Natural sources: Native trees and shrubs provide good nesting areas for many species, from those that nest in holes to those that create cup-shaped nests in the crotches of branches to those that build nests at the tops of the canopy. Include a mix of evergreen and deciduous plants, a hedgerow, and vines. For grassland species such as meadowlarks, make sure you let a meadow grow all season. Where safety permits, allow snags — dead trees — to remain standing. Woodpeckers and others excavate the rotting wood looking for insects; the resulting holes are used by cavity-nesting birds.

Supplemental sources: Nest boxes make a wonderful addition to a yard, allowing you to easily watch a family raise its young. Wrens, swallows, bluebirds, Purple Martins, chickadees, and titmice are some of the species that readily use nest boxes. Identify the species of bird you’d like to attract to determine the correct size of the entrance hole needed. You may want to consider erecting a shelf-style structure for species such as robins and phoebes. Nest boxes should be mounted on a pole, fence post, or tree. Height of the nest depends on the species. For most backyard cavity nesters, a height of at least five feet is recommended. Ventilation and drainage holes are necessary, as is access to the interior to allow periodic cleaning. Baffles and metal guards to deter predators are encouraged. You can assist birds in building their nests by supplying some of the materials they seek, such as twigs; short lengths of string, yarn, and thread; cotton; hair brushed from a pet; and sphagnum moss. Leave the offerings in a tray or in an onion net bag hung from a tree.

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SHELTER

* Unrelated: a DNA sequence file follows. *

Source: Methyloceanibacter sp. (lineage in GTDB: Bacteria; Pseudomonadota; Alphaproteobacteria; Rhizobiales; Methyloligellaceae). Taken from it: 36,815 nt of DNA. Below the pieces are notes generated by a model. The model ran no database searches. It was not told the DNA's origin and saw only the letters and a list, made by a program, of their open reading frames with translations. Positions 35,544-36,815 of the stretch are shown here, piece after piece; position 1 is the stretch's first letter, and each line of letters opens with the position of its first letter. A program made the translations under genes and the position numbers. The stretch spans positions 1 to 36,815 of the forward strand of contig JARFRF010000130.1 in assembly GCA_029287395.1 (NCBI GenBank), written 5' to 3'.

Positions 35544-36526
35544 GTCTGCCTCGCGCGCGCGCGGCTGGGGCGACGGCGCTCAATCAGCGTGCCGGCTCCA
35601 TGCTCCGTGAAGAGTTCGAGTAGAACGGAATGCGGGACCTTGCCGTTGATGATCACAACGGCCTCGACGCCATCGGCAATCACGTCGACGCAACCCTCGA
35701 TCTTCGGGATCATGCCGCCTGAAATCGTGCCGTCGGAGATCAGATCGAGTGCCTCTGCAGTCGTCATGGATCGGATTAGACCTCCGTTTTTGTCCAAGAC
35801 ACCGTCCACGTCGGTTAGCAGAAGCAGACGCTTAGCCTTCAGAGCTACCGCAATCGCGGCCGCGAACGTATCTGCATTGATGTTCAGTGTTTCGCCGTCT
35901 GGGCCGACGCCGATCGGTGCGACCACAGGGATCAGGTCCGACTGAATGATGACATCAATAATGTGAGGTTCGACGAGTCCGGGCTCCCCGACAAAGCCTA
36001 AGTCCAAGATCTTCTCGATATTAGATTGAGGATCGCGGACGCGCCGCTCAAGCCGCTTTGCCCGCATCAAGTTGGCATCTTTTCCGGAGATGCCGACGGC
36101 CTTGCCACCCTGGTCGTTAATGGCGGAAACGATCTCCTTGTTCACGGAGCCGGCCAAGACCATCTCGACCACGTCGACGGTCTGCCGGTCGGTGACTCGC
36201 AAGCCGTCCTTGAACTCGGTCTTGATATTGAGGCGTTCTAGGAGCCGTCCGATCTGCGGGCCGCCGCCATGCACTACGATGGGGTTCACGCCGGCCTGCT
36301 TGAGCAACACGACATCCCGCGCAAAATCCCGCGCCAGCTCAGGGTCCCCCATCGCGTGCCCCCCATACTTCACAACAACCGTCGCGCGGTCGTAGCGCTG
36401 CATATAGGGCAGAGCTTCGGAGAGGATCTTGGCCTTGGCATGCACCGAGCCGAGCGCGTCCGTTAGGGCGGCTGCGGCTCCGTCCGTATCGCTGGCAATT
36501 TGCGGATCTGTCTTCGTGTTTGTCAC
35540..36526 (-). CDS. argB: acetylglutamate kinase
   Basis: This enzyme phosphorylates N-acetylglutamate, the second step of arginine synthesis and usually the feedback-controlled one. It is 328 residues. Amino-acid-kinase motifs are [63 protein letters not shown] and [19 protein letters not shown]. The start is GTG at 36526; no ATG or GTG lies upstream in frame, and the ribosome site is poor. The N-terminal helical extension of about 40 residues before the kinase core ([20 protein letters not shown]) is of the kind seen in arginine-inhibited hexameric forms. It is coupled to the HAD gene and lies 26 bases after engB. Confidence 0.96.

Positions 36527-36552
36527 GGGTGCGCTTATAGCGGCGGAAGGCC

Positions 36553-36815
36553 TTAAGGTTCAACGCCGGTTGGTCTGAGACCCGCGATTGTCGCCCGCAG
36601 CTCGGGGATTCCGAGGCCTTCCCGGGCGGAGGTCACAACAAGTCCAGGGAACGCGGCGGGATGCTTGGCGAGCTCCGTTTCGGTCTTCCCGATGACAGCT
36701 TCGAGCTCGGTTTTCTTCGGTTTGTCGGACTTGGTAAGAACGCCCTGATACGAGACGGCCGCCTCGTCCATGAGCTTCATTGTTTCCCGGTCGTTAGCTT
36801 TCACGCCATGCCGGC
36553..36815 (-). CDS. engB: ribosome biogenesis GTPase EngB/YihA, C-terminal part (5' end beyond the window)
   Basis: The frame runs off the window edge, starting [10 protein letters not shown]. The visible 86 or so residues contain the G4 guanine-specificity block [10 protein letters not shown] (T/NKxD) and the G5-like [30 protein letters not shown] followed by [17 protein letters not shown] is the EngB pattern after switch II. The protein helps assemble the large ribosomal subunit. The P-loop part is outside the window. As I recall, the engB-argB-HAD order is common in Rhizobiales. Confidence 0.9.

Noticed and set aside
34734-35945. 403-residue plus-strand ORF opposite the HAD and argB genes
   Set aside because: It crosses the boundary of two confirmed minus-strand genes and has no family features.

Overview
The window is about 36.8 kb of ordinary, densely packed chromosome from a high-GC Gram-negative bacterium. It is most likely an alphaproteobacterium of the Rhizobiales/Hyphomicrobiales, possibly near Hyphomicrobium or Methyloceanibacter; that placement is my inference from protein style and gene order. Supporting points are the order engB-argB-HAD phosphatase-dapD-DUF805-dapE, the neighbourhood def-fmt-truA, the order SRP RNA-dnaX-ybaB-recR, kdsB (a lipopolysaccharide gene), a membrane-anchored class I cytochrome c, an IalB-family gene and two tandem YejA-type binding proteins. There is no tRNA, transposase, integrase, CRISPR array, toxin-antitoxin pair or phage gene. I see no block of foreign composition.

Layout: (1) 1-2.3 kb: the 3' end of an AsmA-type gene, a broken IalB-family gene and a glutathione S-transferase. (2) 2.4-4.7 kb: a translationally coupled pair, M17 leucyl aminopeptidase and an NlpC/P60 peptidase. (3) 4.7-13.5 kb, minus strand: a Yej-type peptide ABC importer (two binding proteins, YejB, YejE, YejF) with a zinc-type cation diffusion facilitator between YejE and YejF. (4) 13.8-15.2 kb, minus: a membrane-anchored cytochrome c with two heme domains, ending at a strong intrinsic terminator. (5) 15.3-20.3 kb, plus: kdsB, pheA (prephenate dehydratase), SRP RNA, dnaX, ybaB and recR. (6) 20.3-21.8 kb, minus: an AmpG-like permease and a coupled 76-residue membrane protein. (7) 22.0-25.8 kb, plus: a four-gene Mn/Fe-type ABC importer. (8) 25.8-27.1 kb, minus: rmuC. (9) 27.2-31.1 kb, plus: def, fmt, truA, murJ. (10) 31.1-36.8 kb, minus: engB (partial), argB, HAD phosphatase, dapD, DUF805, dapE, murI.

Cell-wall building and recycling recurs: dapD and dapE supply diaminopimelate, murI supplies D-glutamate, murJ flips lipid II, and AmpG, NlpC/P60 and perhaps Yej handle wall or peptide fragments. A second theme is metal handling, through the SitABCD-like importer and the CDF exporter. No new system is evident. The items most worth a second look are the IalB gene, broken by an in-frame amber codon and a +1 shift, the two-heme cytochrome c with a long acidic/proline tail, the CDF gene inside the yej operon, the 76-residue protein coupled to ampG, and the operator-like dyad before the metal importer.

Birds need places where they can hide from predators and inclement weather. Trees, shrubs, meadows, and even rock walls provide such shelter.

Natural sources: Native trees and shrubs of different densities and heights give birds places of retreat and safety. In winter, evergreens, hedgerows, and dense thickets offer critical cover. Place feeding stations close enough to vegetation so that birds can make a quick escape but far enough to allow for a wide visual field for watching possible threats.

Supplemental sources: If your yard is lacking appropriate shelter for wildlife, create a brush pile from fallen branches and leaves. Or toss your discarded Christmas tree a few feet away from the feeder, far enough so that a lurking cat can’t pounce from behind it onto a ground-feeding bird but close enough for the birds to find speedy cover. A dry stone wall, with its nooks and crannies, or simply small piles of rocks can also provide hiding spots, as can a pile of logs. You can also erect boxes designed specifically for roosting, with the entrance hole near the bottom so that heat doesn’t escape. Mount the box in a sheltered area, preferably facing south.

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RESOURCES/LINKS

Types of feeders, seed preferences, and feeder placement:

Audubon At Home
Keeping Wildlife Safe – Safe Bird Feeding

Audubon magazine “The Winter Banquet,” Stephen W. Kress
http://magazine.audubon.org/backyard/backyard0001.html

Cornell Lab of Ornithology: Project FeederWatch
http://www.birds.cornell.edu/pfw/AboutBirdsandFeeding/abtbirds_index.html

U.S. Fish and Wildlife Service Backyard Bird Feeding
http://training.fws.gov/library/Bird_Publications/feed.html

How to build a pond or wetland in your yard:

USDA Natural Resources Conservation Service
Backyard Conservation Tip Sheet on Backyard Ponds

http://www.nrcs.usda.gov/feature/backyard/BkPond.html

Audubon magazine “Homegrown Wetlands”
http://magazine.audubon.org/backyard/backyard9807.html

Learn about building and placement of nest boxes:

U.S. Fish and Wildlife Service “Homes for Birds”
http://library.fws.gov/Bird_Publications/house.html

Audubon resource page
http://www.audubon.org/educate/expert/birdhouse.html

Cornell Lab of Ornithology
Birdhouse Basics

http://birds.cornell.edu/birdhouse/bhbasics/refrchart.html

Information on protective cover for birds:

USDA Natural Resources Conservation Service
Backyard Conservation Tip Sheet on Providing Shelter for Wildlife

http://www.nrcs.usda.gov/feature/backyard/sheltwild.html

More about the needs of birds:

U.S. Fish and Wildlife: “For the Birds” on-line pamphlets
http://migratorybirds.fws.gov/pamphlet/pamplets.html